Training dogs to detect malignant ovarian cancer – and using them to help produce an early-detection system
Thursday, April 19, 2018
Fagin Hall Auditorium (418 Curie Boulevard)
There is currently no early diagnosis system for ovarian cancer resulting in later diagnoses and poorer prognoses of the disease. T ]he Penn Vet Working Dog Center is training dogs to alert on malignant ovarian cancer when presented with plasma samples of human patients. The project aims to answer two questions. First, can we train dogs on cancer cell lines to alert on cancer plasma? This would reduce the need for increasing numbers of plasma samples, one hurdle to get over when training cancer detection dogs. Second, can we use dogs to inform us in our end-goal to make an early-detection system for ovarian cancer? Together with collaborators at the University of Pennsylvania and the Monell Center, the Penn Vet Working Dog Center is hoping to make an 'electronic nose' early detection system that can be used to diagnose ovarian cancer at earlier stages, when the disease has a significantly higher survival rate. Come learn about this exciting, innovative, and life-saving project from Jennifer Essler, PhD from t he Penn Vet Working Dog Center and George Preti, PhD from the Monell Center.
Jennifer Essler, Ph.D., is a Postdoctoral Fellow at the Penn Vet Working Dog Center at the University of Pennsylvania. Her interests center around how we can quantify the training of working dogs, and how we can use this to improve the training process, resulting in better working dogs. At the Working Dog Center, she runs the research side of the center, including work on scent detection and development. Her major research project presently involves training dogs to detect malignant ovarian cancer, working in collaboration with other researchers to hopefully result in an early detection screening for ovarian cancer.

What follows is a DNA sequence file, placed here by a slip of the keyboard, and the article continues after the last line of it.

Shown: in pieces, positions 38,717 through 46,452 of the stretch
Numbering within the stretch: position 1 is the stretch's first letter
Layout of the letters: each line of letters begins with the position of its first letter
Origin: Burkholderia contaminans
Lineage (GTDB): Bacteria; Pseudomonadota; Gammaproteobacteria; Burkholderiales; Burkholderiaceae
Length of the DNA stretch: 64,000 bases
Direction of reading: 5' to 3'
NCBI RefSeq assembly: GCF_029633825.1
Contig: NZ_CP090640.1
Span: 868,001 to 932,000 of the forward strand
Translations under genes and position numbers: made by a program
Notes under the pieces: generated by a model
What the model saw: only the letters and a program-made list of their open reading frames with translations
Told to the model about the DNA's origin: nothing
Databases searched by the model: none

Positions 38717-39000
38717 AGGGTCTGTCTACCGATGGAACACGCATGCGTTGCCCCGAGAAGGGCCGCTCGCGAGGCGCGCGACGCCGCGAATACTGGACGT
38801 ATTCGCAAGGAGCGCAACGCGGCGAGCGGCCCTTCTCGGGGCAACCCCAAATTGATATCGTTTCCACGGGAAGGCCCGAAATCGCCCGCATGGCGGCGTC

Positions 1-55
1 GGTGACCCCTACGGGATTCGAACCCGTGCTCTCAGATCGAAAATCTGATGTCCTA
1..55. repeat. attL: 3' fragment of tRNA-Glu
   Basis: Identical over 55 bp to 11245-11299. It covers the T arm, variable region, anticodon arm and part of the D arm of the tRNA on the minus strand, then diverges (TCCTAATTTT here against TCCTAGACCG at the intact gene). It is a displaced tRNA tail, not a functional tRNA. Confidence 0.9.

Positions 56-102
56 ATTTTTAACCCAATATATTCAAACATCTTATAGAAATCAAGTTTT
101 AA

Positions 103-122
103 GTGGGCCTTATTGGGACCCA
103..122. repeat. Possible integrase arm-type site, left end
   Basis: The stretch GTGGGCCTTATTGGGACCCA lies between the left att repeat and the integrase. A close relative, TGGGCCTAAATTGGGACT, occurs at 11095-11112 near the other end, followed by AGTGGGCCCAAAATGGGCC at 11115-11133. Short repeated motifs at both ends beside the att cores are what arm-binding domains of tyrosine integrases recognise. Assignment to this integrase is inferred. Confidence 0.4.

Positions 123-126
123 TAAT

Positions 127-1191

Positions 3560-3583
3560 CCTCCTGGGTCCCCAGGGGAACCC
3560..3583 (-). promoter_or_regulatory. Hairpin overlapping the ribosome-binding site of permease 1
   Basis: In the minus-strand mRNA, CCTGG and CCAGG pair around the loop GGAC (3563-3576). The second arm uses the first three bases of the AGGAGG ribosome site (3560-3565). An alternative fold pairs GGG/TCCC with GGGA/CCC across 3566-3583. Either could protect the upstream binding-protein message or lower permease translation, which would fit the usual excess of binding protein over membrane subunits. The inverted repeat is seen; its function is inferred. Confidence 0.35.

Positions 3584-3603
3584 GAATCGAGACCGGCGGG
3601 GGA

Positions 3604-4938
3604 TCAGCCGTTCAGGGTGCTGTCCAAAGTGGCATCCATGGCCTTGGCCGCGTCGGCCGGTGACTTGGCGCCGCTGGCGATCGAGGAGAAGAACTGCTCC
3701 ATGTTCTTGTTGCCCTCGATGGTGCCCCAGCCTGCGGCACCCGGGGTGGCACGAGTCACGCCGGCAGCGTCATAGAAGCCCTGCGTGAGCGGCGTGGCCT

Before beginning at the Working Dog Center, she received her B.A. in Psychology from Georgia State University and her M.Sc. in Animal Behavior from Bucknell University. Her earlier work was on cognition and social behavior in non-human primates, focusing on capuchin monkeys. She received her Ph.D. from the University of Veterinary Medicine in Vienna, Austria, where she studied the effects of domestication on cooperation in pack-living dogs and wolves. Her research has been published in multiple peer-reviewed journals, including Current Biology and Animal Cognition.
George Preti, PhD received his B.S. in Chemistry from the Polytechnic Institute of Brooklyn in 1966 and his PhD in Organic Chemistry in 1971 from the Massachusetts Institute of Technology, with a specialty in Organic Mass Spectrometry in the laboratory of Professor Klaus Biemann. That same year he joined the Monell Chemical Senses Center in Philadelphia. The Center, a non-profit research institute, is renowned throughout the world as a leader in multidisciplinary, basic research in olfaction and gustation. Dr. Preti is a Member of Monell and an Adjunct Professor in the Department of Dermatology, School of Medicine at the University of Pennsylvania. For more than four decades, his research has focused upon the nature, origin and functional significance of human odors. His current studies center upon human odors which are diagnostic of disease, examining the effect of genetics and ethnicity on body odor, a bioassay-guided approach to the identification of human pheromones, malodor identification and suppression.